…”This new building we are opening today is yet another step forward. Careful thought has gone into it – from upstream design, to construction, and operations. For example, the self-shading building design reduces reliance on air-conditioning, and lowers overall energy consumption. You have also taken a lifecycle approach, by focusing on sustainability beyond the completion of the building. The rooftop solar farm will generate renewable energy. With this new building, SMU is now the largest solar power plant in Singapore’s city centre, meeting 12% of the campus’ total energy consumption. And I am glad that SMU has even bolder plans in the years ahead, to achieve a carbon neutral campus by 2030.”

Depending on utility rates, electric cars and home electrification can significantly cut the payback period for solar panels, thanks to savings on electricity cost.

… The project aims to facilitate a move towards net zero emissions by using solutions that provide insights and recommendations to help residents and businesses lower their carbon footprint.

Opting for a lasting and proper change in your lifestyle is to most people a difficult thing to achieve.

That said, on a broader perspective, it’s imperative that you start to think about adopting a different approach to the way you think of energy, use it and above all, get the supply that powers your home.

If for one you can and should opt for energy-saving behaviors – such as switching off unused lights, standby devices and even your wi-fi network when you go to bed – you can and should opt for a more modern way of thinking.

Singapore has seen an increase in solar panel installations. They have become more accessible, with better performance and can power many appliances in your home.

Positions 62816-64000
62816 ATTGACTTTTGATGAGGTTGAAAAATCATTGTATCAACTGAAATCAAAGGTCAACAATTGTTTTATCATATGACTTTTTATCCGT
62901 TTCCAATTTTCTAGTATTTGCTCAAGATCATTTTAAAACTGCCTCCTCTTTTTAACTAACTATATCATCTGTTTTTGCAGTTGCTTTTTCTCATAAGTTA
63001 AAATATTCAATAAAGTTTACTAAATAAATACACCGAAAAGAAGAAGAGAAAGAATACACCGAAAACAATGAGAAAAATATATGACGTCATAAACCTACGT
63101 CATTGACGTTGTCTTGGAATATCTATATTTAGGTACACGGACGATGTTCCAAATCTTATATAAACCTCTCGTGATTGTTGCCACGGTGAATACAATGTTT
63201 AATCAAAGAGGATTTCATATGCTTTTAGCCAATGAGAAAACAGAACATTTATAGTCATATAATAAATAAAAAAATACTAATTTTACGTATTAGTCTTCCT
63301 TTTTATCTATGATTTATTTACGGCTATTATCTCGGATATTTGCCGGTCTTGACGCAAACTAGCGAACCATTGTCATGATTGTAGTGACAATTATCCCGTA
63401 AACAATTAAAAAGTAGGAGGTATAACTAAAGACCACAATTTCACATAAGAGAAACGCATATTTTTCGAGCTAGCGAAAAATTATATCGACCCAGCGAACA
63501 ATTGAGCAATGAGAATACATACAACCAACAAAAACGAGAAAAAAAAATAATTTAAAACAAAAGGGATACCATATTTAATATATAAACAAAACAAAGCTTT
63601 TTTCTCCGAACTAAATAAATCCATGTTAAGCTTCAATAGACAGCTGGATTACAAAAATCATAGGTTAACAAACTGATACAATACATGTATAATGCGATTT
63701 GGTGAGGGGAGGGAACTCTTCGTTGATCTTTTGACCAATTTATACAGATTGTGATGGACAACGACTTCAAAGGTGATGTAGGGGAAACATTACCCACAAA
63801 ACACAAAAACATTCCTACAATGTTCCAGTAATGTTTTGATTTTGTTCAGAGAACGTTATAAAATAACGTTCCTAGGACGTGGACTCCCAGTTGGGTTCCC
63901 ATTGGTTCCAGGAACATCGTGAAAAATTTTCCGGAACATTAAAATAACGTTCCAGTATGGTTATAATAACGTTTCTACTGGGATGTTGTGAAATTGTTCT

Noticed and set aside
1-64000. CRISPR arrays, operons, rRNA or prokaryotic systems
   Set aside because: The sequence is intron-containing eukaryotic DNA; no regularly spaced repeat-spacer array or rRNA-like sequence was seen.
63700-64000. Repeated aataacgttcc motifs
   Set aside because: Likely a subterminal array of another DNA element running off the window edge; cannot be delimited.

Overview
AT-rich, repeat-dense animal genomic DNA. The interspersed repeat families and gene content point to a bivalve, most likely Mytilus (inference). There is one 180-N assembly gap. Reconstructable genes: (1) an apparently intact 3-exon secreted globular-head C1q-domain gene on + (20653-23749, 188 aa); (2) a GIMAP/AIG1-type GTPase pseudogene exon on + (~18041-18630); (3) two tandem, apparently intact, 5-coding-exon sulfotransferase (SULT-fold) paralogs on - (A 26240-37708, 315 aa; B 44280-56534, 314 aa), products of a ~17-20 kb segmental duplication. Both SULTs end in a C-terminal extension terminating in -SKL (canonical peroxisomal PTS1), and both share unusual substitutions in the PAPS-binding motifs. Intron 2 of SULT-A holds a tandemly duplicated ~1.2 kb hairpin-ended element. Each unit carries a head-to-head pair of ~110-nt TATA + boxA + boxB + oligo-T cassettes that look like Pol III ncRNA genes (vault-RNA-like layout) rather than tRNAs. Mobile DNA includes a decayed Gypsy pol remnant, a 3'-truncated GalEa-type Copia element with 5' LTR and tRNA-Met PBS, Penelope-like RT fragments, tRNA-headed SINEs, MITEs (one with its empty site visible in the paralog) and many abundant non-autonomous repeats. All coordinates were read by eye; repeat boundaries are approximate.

Just as we suggested in the beginning, it will be very likely that you will change your lifestyle around this change – a great change by the way, that allows for a green and sustainable source of energy. Don’t be surprised to find yourself washing your clothes or getting the dishwasher going at peak sunlight hours. The feeling of powering your own home with an idea that you embraced is nothing short of a gratifying one.

With several options to install solar panels at home, you can consider that Singapore has got enough reasons to adopt this welcome behavior and ensure that as many inhabitants as possible go off grid or, worse case scenario, reduce the dependency of polluting energy sources.

Even if you don’t want to opt for an off grid solution for your home as battery technology is still limited and expensive – which in return will make the turnaround of your investment slow or even impossible – you can and still should opt for a regular installation. Regular solar panels – those without a battery system attached – can still provide enough flow of energy during daylight to power a great deal of your home appliances and, thus, reduce your overall energy cost at the same time it reduces the carbon offset at your location.

Since Singapore has limited options when it comes to clean energy sources – reduced wind capture ability and no hydroelectric sources, its only viable option is to adopt more solar power productive ability. By opting to install solar panels at your home, you will not only be adopting a conscious and environmentally friendly attitude towards the way you power your home, you are also contributing to your own Country and your Citizens well-being.

Solar panels have never been so affordable and installation costs have never been so low, inviting you to easily adopt an attitude that benefits you at the same time it benefits the environment and the World.

As we’ve covered, whether you want a complex system to become completely independent or partially independent, solar panels have gone from being a debatable technology to an extremely viable one.